The devil in the details (a short guide to writing figure legends)

Hieronymus Bosdch, detail from
Detail from Hieronymus Bosch, “Hell” section of “the Garden of Earthly Delights”.

A short guide to writing the most important text of any scientific manuscript.

We already have short guides for writing project reports, writing scientific English, and how to write Materials & Methods sections, but today we’ll be looking at the most critical text of any scientific manuscript: the figure legends.

Why are they important?
A well-constructed paper should be intelligible from the figures + figure legends alone. Everything else – the introduction, the Results, the Discussion, the Methods, the References – are ultimately just context, framing, rhetoric, and interpretation. The figures are what you did, and the figure legends describe them. The figure legends, simple as they might seem, are actually the scientific essence of your paper.

How should they be structured?
Each figure in a paper is effectively a mini-project, and consequently each figure legend is like a project report in miniature. Here’s how the component parts of a figure legend are constructed:

1. Figure legend title: the main conclusion from the figure.

2. The conclusion from the first panel.

Methods description for the first panel.

Description of all labels and annotation in the panel.

Details on replicates and what data are shown.

Scaling information if necessary.

3. Repeat step 2 for the next panel (and so on).

Now let’s look at those component parts in a bit more detail.

How should the individual elements be written?
Figure Legend title – what’s the main message from your figure? Summarise the main conclusion from this series from experiments in a single sentence. It might not capture everything in the figure, but it’s essential that it communicates the most important finding from these datasets. This should be a single sentence, and ideally just a single clause (i.e., no comma). Try to use strong, positive titles and not wishy-washy ones that sound unfocused and vague. Use the present tense.

Conclusion from the first panel – describe the conclusion presented by the data in the first panel. This follows the same rules as the figure legend title, but refers only to the data in the panel. One sentence, ideally one clause, and in the present tense. Short, strong, and precise.

Methods description for the first panel – there’s a bit of a judgement call here, as the methods description should not be as detailed as in the Materials & Methods (otherwise your figure legend is going to get overlong), but it does require more technical detail than in the Results section. The reader should be able to understand what kind of experiment was done, and what the experimental conditions were (with any further details available in the M&M, of course).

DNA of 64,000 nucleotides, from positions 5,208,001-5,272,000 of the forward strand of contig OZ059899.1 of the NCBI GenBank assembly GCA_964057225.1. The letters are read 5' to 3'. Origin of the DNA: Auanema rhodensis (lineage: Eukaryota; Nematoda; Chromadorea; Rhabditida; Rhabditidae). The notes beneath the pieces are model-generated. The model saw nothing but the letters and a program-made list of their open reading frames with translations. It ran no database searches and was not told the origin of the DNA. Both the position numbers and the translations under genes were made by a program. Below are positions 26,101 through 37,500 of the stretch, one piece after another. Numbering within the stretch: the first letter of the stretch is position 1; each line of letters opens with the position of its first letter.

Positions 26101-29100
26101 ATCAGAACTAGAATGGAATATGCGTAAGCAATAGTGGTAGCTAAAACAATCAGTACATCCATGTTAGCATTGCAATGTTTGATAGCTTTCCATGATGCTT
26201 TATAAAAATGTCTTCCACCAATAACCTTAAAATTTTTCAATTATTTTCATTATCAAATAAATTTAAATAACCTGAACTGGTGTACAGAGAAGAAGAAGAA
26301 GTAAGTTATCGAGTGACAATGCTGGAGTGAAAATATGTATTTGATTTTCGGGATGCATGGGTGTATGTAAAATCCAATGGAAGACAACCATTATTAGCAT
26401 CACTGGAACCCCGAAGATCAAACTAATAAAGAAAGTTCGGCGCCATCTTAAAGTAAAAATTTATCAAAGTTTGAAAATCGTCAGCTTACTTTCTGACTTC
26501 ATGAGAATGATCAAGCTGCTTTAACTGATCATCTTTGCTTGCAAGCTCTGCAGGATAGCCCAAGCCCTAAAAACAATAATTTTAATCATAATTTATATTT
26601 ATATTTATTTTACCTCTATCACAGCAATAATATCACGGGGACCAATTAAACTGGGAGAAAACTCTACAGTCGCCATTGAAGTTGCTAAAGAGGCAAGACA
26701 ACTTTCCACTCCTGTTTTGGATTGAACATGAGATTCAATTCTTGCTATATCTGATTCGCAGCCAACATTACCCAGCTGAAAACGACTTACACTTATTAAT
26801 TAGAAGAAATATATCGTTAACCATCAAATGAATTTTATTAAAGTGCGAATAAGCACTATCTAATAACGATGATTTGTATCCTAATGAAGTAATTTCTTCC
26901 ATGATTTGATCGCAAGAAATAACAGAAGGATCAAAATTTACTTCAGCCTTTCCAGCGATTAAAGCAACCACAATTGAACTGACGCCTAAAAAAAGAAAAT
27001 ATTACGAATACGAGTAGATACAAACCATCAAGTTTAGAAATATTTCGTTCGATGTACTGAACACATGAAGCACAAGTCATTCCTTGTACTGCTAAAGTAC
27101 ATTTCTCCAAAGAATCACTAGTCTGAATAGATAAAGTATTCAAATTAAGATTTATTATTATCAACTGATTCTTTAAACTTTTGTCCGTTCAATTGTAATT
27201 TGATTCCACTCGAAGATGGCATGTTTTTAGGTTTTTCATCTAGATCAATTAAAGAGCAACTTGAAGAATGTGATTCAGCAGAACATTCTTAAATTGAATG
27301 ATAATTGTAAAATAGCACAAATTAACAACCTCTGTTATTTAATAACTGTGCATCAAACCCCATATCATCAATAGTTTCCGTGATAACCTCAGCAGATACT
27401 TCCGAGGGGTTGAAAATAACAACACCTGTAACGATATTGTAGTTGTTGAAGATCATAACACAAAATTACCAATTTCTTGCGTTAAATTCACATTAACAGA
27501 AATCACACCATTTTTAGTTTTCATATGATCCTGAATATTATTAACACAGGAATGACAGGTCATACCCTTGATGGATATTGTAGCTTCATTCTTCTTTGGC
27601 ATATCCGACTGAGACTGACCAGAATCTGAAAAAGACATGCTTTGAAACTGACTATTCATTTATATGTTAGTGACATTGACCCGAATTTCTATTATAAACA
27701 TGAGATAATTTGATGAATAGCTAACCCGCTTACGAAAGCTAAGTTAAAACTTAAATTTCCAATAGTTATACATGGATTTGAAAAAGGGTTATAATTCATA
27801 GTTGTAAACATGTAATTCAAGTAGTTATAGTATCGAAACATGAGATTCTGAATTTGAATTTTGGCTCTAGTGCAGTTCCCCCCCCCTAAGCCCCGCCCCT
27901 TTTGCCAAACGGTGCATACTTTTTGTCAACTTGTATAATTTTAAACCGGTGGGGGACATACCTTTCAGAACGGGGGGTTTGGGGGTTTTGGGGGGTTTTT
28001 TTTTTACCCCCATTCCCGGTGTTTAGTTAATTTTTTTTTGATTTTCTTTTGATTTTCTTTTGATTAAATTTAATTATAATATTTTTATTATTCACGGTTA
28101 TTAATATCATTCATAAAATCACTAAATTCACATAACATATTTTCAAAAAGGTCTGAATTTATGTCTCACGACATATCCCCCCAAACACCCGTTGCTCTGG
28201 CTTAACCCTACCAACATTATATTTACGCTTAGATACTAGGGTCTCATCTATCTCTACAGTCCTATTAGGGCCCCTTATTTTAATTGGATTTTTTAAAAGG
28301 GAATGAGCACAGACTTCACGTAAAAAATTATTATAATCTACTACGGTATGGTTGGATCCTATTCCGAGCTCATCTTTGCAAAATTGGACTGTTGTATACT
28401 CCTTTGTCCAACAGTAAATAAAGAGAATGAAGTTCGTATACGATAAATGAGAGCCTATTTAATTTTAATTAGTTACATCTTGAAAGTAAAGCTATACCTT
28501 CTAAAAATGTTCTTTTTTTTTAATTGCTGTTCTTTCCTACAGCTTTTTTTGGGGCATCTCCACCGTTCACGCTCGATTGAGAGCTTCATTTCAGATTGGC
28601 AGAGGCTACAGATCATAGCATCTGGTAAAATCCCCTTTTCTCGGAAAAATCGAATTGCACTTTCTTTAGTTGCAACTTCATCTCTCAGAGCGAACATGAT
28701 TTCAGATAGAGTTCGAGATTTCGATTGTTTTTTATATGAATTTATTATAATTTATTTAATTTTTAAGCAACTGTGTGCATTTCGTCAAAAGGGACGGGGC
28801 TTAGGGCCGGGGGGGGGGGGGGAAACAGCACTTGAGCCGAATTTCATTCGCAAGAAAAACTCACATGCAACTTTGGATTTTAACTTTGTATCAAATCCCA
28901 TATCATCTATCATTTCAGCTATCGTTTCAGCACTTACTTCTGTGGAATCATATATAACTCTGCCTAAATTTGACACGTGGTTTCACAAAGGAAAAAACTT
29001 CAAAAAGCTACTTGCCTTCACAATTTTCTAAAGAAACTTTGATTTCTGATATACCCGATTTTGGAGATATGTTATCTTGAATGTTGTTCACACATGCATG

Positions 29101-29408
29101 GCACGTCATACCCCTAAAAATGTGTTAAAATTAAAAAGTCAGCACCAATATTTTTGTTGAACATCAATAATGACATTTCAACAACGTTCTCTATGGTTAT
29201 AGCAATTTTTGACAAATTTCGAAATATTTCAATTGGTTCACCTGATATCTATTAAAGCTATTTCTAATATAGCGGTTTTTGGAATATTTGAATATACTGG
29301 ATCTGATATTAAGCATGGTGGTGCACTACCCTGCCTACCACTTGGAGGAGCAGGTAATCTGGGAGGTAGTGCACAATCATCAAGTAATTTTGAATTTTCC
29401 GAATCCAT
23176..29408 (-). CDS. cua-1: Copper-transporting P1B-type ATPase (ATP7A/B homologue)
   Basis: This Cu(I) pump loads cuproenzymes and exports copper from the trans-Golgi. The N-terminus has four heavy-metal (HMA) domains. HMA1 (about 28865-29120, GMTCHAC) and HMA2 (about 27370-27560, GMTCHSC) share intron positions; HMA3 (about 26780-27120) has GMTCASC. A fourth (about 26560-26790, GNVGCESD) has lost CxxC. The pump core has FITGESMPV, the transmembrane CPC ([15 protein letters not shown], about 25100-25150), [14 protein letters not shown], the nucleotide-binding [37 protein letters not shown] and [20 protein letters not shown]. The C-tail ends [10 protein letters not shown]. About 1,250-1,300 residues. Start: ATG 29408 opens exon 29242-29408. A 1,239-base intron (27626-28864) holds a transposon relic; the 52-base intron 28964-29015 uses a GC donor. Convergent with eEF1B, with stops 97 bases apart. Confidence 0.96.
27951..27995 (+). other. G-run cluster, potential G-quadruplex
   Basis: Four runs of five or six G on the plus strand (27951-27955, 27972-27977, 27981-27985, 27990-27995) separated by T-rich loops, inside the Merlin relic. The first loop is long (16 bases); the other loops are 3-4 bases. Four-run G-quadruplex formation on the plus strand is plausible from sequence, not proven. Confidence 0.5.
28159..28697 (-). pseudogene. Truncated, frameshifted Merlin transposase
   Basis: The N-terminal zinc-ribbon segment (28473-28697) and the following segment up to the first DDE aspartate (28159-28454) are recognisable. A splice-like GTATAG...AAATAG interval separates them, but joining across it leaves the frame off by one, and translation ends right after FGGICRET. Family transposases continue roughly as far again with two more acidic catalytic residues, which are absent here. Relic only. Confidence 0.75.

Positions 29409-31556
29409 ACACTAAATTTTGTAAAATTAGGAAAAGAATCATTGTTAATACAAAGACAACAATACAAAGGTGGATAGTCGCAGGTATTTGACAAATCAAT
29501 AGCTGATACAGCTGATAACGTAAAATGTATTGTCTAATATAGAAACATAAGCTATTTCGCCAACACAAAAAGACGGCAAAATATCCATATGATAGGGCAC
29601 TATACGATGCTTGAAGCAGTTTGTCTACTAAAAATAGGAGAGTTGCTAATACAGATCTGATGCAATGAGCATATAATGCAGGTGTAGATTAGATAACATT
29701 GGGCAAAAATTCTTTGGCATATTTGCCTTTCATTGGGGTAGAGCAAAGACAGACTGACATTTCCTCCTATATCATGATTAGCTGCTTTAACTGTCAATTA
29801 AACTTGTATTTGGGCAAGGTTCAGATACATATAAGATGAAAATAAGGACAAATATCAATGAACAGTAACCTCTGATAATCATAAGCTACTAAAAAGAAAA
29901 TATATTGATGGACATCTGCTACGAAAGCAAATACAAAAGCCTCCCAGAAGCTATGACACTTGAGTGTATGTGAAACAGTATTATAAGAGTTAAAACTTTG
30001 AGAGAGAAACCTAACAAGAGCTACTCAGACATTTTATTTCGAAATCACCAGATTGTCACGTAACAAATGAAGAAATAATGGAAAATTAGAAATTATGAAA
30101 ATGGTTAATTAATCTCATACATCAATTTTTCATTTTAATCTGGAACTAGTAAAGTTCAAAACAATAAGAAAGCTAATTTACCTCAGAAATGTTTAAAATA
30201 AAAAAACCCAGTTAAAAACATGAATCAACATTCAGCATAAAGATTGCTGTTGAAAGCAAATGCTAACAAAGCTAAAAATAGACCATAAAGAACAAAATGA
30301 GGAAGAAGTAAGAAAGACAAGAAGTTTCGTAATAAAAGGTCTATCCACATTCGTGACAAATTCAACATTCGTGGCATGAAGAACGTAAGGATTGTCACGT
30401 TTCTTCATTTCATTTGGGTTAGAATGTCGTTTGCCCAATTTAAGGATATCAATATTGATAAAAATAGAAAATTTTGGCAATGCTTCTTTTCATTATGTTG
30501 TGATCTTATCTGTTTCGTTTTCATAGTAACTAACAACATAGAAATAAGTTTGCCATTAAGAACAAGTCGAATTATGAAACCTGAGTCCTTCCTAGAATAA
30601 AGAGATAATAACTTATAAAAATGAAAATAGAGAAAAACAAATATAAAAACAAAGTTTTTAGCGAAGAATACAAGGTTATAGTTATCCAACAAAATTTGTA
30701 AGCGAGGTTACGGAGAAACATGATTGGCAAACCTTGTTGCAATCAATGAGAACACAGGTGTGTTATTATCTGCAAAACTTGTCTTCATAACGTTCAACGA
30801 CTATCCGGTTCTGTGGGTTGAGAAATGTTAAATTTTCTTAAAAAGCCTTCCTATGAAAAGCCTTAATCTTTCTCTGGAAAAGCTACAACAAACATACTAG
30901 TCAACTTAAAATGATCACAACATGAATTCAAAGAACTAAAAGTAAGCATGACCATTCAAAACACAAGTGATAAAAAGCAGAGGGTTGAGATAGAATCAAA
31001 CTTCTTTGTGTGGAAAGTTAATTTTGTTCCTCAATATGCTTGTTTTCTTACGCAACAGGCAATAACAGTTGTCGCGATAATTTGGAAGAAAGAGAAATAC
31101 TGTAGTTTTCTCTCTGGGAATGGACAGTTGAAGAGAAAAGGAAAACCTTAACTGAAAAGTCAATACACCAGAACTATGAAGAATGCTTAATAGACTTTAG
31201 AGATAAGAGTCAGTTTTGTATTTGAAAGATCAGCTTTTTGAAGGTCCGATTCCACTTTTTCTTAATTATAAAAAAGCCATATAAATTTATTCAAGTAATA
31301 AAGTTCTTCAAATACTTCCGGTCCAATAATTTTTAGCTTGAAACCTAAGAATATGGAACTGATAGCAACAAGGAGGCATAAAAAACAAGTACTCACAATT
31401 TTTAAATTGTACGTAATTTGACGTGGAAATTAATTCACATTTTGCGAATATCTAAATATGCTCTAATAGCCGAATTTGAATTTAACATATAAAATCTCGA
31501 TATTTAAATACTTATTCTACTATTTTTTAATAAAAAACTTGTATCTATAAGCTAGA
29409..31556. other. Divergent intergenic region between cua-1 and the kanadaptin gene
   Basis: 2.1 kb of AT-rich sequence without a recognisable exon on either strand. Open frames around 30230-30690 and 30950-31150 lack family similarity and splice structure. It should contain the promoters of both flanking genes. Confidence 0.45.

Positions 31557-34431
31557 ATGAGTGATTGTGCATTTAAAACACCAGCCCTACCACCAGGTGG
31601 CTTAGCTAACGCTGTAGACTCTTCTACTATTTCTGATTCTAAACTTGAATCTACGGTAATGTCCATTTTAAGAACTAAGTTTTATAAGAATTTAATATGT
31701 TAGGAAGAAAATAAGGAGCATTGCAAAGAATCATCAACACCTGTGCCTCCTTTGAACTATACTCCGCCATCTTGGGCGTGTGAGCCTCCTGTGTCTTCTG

Description of all labels and annotation in the panel – this sounds simple, but it’s amazing how often it’s not achieved. Go through the figure panel and make sure that everything in it is described. Everything. Not just what the panel image shows, but every label, every abbreviation, every number, the lot. There should be zero ambiguity about what is being presented.

Details on replicates – mention how many technical replicates were used to obtain reported average values, how many biological replicates were assayed, and how many independent experiments were done (if you’re not clear on the difference between these terms, see our short guide on the topic). Say what kind of average you’re showing (median, mean, geometric mean, etc), and what the error bars show (standard deviation, confidence intervals, etc). When the data panel is an image, say that an “exemplary” image is shown and not a “representative” one – panel images are almost never “representative”, as they’re invariably the best that you have. If you have carried out statistical significance tests, state what they are and what significance thresholds are shown.

Scaling information – for panels containing images (that includes protein structures!), mention the length of the scale bar so that the reader has a rough impression of the size.

What do I do when I’m finished?
When you’re done, leave it for a day or so to freshen your mind, then sit down with both the figure and the figure legend, and go through the latter line by line to check that every feature of each panel has been specifically described so that there is no ambiguity.

What other things should I pay attention to?
Try to make sure that your legend can fit on the same page as the figure. It is extremely difficult for readers to interpret a figure if the legend is not nearby, and some journals use peculiar placements when legends can’t be accommodated alongside the figures they describe. If it’s not possible to accommodate both the figure and the legend on a single page, then you should give serious thought to splitting the figure into two – you are probably trying to present too much data at one time, which can be overwhelming for the reader.

When should I prepare the figure legend?